3 Telecom Stocks to Sell in July Before They Crash & Burn

Stocks to sell

The telecom sector has long been a cornerstone of the global economy, providing essential connectivity and communication services that drive both personal and professional interactions. Telecom’s importance was underscored during the COVID-19 pandemic, particularly as many workers across the professional services sector had to work from home. This created significant demand for telecommunications products as well as cloud-based services. Inflation and the high interest rates have also taken their toll on the broader telecom space. Not only did telecom companies purchase a ton of equipment due to fears around supply chain-induced scarcity but also many telecom companies have struggled to invest into new projects because debt-financing is as expensive as it these days.

A slowdown in new projects as well as high interest rates have created new risks for certain telecom stocks. Sales and earnings growth are harder to come by, for example. Below are 3 stocks of which to avoid in July before they potentially crash and burn.

Vodafone Group (VOD)

red flag with the vodaphone (VOD) logo

Source: Photos by D / Shutterstock.com

Headquartered in Great Britain, Vodafone Group (NYSE:VOD) is a multinational business that offers telecommunications services in Great Britain and Germany as well as other parts of Western Europe, Turkey, and Africa. These services include mobile connectivity, cloud and edge computing, and business internet-of-things (IoT) solutions. Being both a consumer and enterprise-facing business, Vodafone has, in the past, been able to position itself to catch onto many of the major digital tailwinds of the last couple of decades.

However, in recent years, Vodafone had been plagued with struggling subsidiary businesses. For example, the telecom services provider’s Spanish and Italian business units had been struggling so much and had been such a drag on growth that Vodafone decided to sell them. Vodafone sold its Spain-based business in fourth quarter of last year and just finished selling its Italy Business in the first quarter of 2024.

The business is still going through an immense amount of restructuring and despite a good earnings report recently, VOD’s share price could tumble if the macroeconomic environment, especially in the Eurozone, doesn’t improve.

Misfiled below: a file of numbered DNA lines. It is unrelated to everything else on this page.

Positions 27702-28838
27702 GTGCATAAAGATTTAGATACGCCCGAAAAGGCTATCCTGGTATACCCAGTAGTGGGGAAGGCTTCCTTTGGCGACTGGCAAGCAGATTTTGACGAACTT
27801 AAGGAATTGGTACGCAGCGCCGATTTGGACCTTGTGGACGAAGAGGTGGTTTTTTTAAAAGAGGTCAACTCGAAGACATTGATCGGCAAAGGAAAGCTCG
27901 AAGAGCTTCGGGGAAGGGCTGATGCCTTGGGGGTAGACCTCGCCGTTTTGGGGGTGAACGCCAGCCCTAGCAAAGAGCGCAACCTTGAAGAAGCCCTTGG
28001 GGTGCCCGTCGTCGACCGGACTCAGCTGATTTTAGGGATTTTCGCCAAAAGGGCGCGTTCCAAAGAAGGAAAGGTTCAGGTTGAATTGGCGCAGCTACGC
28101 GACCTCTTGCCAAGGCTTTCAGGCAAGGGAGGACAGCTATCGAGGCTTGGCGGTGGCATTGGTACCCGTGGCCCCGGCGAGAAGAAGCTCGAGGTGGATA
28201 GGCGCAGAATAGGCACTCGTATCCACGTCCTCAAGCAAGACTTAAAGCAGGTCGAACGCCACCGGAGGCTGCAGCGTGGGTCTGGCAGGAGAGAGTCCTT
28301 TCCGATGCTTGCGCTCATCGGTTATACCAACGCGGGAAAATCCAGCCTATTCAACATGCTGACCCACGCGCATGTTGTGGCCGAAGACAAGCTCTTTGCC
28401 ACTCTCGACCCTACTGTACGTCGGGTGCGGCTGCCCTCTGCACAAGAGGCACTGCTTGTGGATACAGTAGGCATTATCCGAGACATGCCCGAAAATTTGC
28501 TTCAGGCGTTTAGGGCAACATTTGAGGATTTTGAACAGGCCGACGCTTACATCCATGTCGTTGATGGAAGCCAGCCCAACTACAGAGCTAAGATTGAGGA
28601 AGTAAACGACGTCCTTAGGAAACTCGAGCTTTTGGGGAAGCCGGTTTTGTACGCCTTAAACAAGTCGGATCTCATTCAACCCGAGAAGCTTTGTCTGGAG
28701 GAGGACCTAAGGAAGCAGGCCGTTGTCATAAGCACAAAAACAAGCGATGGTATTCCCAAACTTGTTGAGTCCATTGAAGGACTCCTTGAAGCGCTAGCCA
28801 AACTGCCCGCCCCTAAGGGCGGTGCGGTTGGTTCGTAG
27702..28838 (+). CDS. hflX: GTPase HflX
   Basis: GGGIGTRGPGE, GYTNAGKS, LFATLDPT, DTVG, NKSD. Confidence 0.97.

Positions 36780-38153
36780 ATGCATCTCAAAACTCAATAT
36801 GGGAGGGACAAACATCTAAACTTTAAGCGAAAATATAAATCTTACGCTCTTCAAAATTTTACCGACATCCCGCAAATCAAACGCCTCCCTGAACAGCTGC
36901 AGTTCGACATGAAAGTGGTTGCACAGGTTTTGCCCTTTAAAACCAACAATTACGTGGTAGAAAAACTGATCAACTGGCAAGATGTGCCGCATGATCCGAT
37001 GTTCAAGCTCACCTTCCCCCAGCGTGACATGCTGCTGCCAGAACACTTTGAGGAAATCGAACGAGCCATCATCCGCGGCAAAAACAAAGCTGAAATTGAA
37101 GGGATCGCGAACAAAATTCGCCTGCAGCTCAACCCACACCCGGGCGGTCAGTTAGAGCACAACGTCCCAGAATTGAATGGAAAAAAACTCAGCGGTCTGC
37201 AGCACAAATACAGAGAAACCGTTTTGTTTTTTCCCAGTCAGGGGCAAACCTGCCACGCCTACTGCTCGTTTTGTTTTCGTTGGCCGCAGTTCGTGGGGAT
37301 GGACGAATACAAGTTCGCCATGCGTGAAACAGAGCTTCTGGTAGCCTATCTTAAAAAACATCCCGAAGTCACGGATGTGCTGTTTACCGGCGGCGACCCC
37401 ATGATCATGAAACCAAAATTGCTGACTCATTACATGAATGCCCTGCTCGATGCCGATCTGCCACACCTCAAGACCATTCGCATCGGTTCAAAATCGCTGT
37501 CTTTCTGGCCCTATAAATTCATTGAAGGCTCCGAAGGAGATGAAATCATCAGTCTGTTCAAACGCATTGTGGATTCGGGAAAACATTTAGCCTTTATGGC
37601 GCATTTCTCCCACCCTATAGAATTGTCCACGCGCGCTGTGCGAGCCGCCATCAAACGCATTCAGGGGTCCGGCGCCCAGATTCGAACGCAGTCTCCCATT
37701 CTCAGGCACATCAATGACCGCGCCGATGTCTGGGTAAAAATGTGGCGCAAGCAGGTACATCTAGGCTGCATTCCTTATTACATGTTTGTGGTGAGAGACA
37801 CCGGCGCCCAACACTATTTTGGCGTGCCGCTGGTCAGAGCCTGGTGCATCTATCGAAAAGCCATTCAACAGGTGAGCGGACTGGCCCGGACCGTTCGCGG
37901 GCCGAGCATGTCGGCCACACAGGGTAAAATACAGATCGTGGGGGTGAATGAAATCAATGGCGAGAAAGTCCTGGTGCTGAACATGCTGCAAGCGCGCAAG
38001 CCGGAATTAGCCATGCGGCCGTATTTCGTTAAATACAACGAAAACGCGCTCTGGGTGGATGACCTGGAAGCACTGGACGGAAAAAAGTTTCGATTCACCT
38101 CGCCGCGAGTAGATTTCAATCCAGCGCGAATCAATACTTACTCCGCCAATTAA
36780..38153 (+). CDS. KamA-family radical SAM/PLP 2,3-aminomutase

Actelis Networks (ASNS)

Source: Shutterstock

Our next telecom stock to sell is Actelis Networks (NASDAQ:ASNS), which has a business with a particular IoT flavor. In essence, Actelis Networks develops and manufacturers “cyber hardened,” hybrid fiber, networking solutions for IoT and telecommunication companies across the globe from North America and Europe to the Middle East and the Asia Pacific. When a network is described as “cyber-hardened,” this refers to the way in which the developer of the network leverages cybersecurity systems to reduce any vulnerabilities. Because Actelis Networks delivers its wide-area IoT networking solutions to federal, state, and local governments, employing robust cybersecurity measures is important.

Unfortunately, Actelis has also been going through a risky strategic shift. The company used to focus on providing telecom services, but, in 2023, Actelis decided to invest in its new IoT solutions and began the process of exiting the telecom business. As a result, full-year revenue in 2023 declined by 36.5% to $5.6 million. In the first quarter of fiscal year 2024, Actelis reported further year-over-year revenue decline as there was a delay in the delivery of a customer order.

All of this points to a company in dire straits, and investors are probably better off avoiding it. Trading at under $2/share, ASNS’s heightened volatility also makes the stock not worth holding.

Frontier Communications (FYBR)

The logo for Frontier Communications (FYBR) is seen in the side of a van.

Source: panch0 aguirre / Shutterstock.com

Frontier Communications (NASDAQ:FYBR) makes our final entry on this telecom stocks to sell list. Based in Dallas, Texas, Frontier provides communication and technology services primarily in the United States. In particular, the company offers broadband networking services, unified communications services as well as hardware and network solutions to large enterprise customers, small and medium businesses, and wholesale customers. In the first quarter of 2024, Frontier grew total revenue a tepid 1.5% YOY to $1.5 billion. Still, what investors focused on was Frontier’s strides in growing its fiber broadband business, which happened to be a bright spot. Most of the top-line growth in the first quarter had been attributable to strong growth in the company’s fiber broadband revenue, which accelerated 24% from the same period in 2023.

Despite decent earnings results, however, Frontier’s share price is still in a shaky spot. The broadband provider’s forward-looking P/E ratio is definitely off the charts, and as investors begin rebalancing their risk exposure, Frontier’s relatively high sends its share plunging.

On the date of publication, Tyrik Torres did not hold (either directly or indirectly) any positions in the securities mentioned in this article. The opinions expressed in this article are those of the writer, subject to the InvestorPlace.com Publishing Guidelines.

On the date of publication, the responsible editor did not have (either directly or
indirectly) any positions in the securities mentioned in this article.

Tyrik Torres has been studying and participating in financial markets since he was in college, and he has particular passion for helping people understand complex systems. His areas of expertise are semiconductor and enterprise software equities. He has work experience in both investing (public and private markets) and investment banking.

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